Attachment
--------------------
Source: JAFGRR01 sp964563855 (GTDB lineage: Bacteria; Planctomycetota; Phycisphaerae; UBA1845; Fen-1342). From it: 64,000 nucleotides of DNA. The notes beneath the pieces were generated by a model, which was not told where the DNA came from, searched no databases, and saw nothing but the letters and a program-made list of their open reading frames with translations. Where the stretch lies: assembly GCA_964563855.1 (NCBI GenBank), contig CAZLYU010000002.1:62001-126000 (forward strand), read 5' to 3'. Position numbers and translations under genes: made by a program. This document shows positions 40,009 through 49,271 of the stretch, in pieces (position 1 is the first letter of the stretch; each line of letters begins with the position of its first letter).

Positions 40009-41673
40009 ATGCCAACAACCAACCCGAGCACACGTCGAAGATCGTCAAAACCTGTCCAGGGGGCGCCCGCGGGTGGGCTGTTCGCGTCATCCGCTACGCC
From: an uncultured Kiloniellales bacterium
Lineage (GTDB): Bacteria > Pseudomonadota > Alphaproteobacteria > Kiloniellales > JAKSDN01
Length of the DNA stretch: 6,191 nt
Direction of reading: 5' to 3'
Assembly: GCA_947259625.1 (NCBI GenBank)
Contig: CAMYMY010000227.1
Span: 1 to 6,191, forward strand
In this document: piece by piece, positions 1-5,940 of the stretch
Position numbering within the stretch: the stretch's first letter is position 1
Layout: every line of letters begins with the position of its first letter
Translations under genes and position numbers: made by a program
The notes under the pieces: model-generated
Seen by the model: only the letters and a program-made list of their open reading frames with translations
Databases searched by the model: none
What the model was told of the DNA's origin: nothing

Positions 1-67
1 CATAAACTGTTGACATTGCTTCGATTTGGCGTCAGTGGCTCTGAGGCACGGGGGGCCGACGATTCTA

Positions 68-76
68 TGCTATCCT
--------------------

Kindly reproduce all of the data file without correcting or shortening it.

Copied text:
Source: JAFGRR01 sp964563855 (GTDB lineage: Bacteria; Planctomycetota; Phycisphaerae; UBA1845; Fen-1342). From it: 64,000 nucleotides of DNA. The notes beneath the pieces were generated by a model, which was not told where the DNA came from, searched no databases, and saw nothing but the letters and a program-made list of their open reading frames with translations. Where the stretch lies: assembly GCA_964563855.1 (NCBI GenBank), contig CAZLYU010000002.1:62001-126000 (forward strand), read 5' to 3'. Position numbers and translations under genes: made by a program. This document shows positions 40,009 through 49,271 of the stretch, in pieces (position 1 is the first letter of the stretch; each line of letters begins with the position of its first letter).

Positions 40009-41673
40009 ATGCCAACAACCAACCCGAGCACACGTCGAAGATCGTCAAAACCTGTCCAGGGGGCGCCCGCGGGTGGGCTGTTCGCGTCATCCGCTACGCC
From: an uncultured Kiloniellales bacterium
Lineage (GTDB): Bacteria > Pseudomonadota > Alphaproteobacteria > Kiloniellales > JAKSDN01
Length of the DNA stretch: 6,191 nt
Direction of reading: 5' to 3'
Assembly: GCA_947259625.1 (NCBI GenBank)
Contig: CAMYMY010000227.1
Span: 1 to 6,191, forward strand
In this document: piece by piece, positions 1-5,940 of the stretch
Position numbering within the stretch: the stretch's first letter is position 1
Layout: every line of letters begins with the position of its first letter
Translations under genes and position numbers: made by a program
The notes under the pieces: model-generated
Seen by the model: only the letters and a program-made list of their open reading frames with translations
Databases searched by the model: none
What the model was told of the DNA's origin: nothing

Positions 1-67
1 CATAAACTGTTGACATTGCTTCGATTTGGCGTCAGTGGCTCTGAGGCACGGGGGGCCGACGATTCTA

Positions 68-76
68 TGCTATCCT